Proper breathing affects your running condition. Experts say this technique will help you run faster, farther and longer-with less effort.

Breathing seems to be absolutely basic. You do it all the time, every day, usually completely without reflection. But if you’re looking for a simple way to make running easier, it’s time to approach breathing in a more conscious way.

Chest breathing: not the best choice

Most of us automatically breathe through our chest all the time, ” says Belisa Vranich, Ph. D., clinical psychologist and author of breathing for Warriors. “It may be natural for you, but when you inhale with your chest, you are not using the full potential of your lungs and you need to breathe faster to replenish your oxygen supply,” explains Vranich.

Chest breathing: not the best choice

  • What happens when you breathe through your chest while running? “You’re not giving your muscles enough oxygen,” explains Chris Bennett (aka Coach Bennett), senior director of Nike running global.
  • Worse,”when we feel that we lack air, we automatically take more breaths, which makes them shallower.” Because of this, everything seems more difficult, so we often press the brake earlier than we would like.

Abdominal breathing: better breathing

Vranich, like many yogis and meditation instructors, is a proponent of a technique known as diaphragmatic breathing, or abdominal breathing. It involves performing “horizontal” inhales and exhalations using the diaphragm, a muscle located below the lungs. During abdominal breathing, the diaphragm opens and closes like an umbrella, giving the lungs even more room for oxygen, especially at the bottom of the ribs-the area of the lungs most rich in oxygen.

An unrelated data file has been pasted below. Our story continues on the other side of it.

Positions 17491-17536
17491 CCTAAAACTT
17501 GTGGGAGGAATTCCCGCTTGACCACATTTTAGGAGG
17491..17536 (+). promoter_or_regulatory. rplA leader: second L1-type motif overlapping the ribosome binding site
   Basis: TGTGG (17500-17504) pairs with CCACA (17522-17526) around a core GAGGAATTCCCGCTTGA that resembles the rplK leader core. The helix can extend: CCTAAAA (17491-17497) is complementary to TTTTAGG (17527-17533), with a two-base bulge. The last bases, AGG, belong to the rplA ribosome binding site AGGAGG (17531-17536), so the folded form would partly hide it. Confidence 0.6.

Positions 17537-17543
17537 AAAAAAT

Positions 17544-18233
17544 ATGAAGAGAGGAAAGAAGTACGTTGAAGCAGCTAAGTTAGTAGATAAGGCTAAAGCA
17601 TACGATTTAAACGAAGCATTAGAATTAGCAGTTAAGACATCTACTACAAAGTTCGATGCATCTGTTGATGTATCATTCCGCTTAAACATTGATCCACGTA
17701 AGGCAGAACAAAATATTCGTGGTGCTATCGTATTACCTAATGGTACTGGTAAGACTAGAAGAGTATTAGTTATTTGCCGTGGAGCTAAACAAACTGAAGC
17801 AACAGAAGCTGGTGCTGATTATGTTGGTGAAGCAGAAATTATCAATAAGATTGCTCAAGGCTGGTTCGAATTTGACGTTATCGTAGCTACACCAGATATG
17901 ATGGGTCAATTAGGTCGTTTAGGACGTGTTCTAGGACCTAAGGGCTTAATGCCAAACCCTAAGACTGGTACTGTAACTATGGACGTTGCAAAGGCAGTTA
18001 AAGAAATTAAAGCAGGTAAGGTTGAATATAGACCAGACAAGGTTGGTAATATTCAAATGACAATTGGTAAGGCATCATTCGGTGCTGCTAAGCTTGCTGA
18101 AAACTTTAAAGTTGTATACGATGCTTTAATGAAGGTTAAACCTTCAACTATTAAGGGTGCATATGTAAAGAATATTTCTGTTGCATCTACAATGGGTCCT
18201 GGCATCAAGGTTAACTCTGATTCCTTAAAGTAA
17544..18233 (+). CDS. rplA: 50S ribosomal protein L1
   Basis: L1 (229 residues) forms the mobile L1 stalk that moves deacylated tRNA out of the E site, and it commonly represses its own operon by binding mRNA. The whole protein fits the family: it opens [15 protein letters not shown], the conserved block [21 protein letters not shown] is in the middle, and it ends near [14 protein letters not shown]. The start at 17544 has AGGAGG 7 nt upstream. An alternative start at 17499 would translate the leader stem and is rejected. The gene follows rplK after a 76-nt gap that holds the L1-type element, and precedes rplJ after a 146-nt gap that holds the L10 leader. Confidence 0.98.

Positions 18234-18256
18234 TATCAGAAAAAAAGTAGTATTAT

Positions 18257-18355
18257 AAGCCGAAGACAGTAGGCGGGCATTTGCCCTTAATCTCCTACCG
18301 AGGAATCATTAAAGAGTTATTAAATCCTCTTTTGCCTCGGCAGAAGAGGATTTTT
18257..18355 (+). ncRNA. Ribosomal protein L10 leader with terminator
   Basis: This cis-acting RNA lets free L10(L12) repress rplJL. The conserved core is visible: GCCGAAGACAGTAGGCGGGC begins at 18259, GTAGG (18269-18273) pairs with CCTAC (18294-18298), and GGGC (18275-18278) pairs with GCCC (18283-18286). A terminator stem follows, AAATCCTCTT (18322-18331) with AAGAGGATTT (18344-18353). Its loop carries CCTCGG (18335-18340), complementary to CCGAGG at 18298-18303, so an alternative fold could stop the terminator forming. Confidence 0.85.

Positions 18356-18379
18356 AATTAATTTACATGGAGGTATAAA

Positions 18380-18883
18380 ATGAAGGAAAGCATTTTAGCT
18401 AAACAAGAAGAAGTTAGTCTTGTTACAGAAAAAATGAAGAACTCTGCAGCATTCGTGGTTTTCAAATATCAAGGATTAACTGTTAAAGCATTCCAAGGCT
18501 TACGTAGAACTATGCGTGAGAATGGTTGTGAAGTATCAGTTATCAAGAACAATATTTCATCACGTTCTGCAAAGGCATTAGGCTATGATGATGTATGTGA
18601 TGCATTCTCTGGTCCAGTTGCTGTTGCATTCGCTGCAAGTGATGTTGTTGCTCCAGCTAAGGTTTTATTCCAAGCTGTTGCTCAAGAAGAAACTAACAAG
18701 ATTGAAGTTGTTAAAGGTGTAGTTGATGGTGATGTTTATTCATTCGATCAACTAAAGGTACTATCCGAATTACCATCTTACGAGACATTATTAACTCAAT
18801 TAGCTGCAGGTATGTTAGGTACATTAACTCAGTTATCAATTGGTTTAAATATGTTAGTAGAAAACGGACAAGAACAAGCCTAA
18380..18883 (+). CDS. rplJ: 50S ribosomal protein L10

Since a single belly breath provides the same amount of oxygen as several shallow breaths, according to Vranich, this is a more efficient way of breathing. “If you are able to use this technique while running, your muscles will receive a solid dose of oxygen, and this will make it easier for you to increase the pace or distance,” says Vranich.

“Abdominal breathing makes you take deeper breaths and exhalations. So it is crucial to reduce heart rate, ” says coach Bennett. This explains why it is a staple in yoga exercises-many studies also indicate that it can be a way to deal with symptoms of anxiety, depression and insomnia.

That’s why coach Bennett focuses on breathing when he feels like he’s losing control. “If at any point you feel pain or start to panic, the best way to calm down and get back to running is to take a few deep breaths,” he says. If diaphragmatic breathing does not come naturally to you, it will not be a technique that will help you break the record for 10 km (after all, who is able to focus on performing deep abdominal breaths when fighting for the best time?). However, this method will allow you to regain control of the course-both physically and mentally-if you have a crisis.

“If at any time you feel pain or start to panic, the best way to calm down and get back to running is to take a few deep breaths.”